Claire T. Hemingway, M. May Dixon, and Rachel A. Page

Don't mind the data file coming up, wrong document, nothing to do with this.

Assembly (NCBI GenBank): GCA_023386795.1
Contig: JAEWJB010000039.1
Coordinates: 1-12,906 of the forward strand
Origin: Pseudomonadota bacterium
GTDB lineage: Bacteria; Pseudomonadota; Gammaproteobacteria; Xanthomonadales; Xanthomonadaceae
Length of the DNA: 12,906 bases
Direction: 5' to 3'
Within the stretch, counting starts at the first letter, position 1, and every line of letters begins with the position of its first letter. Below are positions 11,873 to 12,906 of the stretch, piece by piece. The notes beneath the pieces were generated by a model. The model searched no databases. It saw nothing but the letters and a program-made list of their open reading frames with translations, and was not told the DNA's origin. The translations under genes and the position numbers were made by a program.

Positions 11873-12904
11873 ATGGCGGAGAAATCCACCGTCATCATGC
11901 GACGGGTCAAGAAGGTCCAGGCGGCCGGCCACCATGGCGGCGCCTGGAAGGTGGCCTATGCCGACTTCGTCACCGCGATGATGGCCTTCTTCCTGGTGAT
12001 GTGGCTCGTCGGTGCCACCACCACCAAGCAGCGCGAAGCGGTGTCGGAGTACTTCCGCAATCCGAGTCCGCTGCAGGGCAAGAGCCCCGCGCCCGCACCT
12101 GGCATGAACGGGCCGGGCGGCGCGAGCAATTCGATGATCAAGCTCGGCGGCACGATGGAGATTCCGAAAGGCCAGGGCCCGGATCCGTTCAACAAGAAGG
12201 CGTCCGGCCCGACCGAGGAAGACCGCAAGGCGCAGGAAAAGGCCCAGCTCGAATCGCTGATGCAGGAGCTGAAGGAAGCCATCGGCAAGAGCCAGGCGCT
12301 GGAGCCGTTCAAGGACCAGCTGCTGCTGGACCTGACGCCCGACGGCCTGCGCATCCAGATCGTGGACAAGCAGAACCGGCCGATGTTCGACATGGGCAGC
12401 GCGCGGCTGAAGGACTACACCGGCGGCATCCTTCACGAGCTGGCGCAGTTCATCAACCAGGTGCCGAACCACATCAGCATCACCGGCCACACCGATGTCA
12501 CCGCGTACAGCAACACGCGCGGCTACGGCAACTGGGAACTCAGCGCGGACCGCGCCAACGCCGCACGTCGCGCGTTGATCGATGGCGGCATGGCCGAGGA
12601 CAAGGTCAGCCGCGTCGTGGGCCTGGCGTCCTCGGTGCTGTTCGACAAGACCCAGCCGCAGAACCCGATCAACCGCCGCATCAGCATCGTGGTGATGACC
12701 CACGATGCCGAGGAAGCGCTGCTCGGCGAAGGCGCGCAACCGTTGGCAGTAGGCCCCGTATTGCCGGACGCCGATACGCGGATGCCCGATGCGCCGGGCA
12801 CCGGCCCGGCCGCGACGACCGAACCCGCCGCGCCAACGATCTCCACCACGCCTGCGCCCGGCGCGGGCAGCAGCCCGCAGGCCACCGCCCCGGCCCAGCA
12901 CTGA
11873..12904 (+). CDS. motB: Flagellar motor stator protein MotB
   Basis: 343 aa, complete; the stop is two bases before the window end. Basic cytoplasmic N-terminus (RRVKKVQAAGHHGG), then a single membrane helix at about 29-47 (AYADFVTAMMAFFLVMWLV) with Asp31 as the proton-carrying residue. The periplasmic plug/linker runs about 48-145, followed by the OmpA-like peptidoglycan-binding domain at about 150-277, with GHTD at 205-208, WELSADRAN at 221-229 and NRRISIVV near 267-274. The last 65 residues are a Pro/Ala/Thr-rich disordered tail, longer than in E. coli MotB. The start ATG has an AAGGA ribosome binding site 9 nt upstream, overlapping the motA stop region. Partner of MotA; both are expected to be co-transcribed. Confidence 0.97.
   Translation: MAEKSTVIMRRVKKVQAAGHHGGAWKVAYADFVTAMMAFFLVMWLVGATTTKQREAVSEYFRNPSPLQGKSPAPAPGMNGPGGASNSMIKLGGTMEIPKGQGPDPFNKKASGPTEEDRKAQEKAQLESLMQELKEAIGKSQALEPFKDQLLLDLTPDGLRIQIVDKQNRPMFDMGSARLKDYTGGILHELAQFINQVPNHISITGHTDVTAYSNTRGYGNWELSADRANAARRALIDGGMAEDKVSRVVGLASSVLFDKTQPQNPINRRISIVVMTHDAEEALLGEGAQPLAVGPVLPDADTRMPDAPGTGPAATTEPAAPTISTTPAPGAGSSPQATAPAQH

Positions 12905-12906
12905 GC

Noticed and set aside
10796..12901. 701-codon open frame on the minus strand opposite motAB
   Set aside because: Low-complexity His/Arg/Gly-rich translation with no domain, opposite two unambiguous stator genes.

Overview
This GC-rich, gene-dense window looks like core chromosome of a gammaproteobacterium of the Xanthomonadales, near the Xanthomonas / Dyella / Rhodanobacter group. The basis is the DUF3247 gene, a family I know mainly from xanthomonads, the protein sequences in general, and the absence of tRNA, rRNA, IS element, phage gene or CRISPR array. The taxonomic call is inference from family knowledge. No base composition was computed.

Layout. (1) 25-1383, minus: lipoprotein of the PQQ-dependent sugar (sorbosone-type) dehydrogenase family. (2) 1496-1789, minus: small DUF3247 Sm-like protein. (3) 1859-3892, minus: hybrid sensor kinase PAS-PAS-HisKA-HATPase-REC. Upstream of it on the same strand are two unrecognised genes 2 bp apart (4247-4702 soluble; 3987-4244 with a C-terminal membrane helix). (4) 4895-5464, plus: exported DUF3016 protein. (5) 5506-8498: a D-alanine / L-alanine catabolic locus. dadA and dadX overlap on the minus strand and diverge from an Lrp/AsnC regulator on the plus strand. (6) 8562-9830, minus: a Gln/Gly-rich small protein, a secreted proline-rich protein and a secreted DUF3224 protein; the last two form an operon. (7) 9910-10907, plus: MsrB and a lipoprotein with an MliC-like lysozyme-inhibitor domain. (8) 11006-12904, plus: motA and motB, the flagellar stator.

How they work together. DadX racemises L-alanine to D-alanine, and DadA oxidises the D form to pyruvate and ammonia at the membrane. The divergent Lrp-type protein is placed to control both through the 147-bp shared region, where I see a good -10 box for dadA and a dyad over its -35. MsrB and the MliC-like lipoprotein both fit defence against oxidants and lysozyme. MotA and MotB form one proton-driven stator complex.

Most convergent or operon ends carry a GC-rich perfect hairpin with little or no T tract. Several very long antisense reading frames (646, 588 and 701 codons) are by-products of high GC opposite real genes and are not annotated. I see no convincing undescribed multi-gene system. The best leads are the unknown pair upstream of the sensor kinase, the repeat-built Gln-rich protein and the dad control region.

Phyllostomid bats are known for their spectacular radiation into distinct dietary niches. But many phyllostomid species actually have quite generalized diets. Historically, these generalist phyllostomids fell within the subfamily Phyllostominae, a diverse group that primarily hunts insects and small vertebrates such as frogs, lizards, birds, rodents, and other species of bats. This now paraphyletic group consists of over 30 species. While this group is characterized by predators with broad, generalized diets, many of these bats have distinct, specialized foraging strategies. We discuss the apparent paradox of these generalist predators: bats that can be classified as dietary generalists, broadly overlapping with one another in the prey they consume, but often possessing quite specialized foraging adaptations and distinct behavioral strategies for prey finding. To untangle the puzzle of this understudied and historically elusive group of generalist predators, we examine the influences of diet breadth on hunting behavior, spatial distribution, conservation concern, and morphology.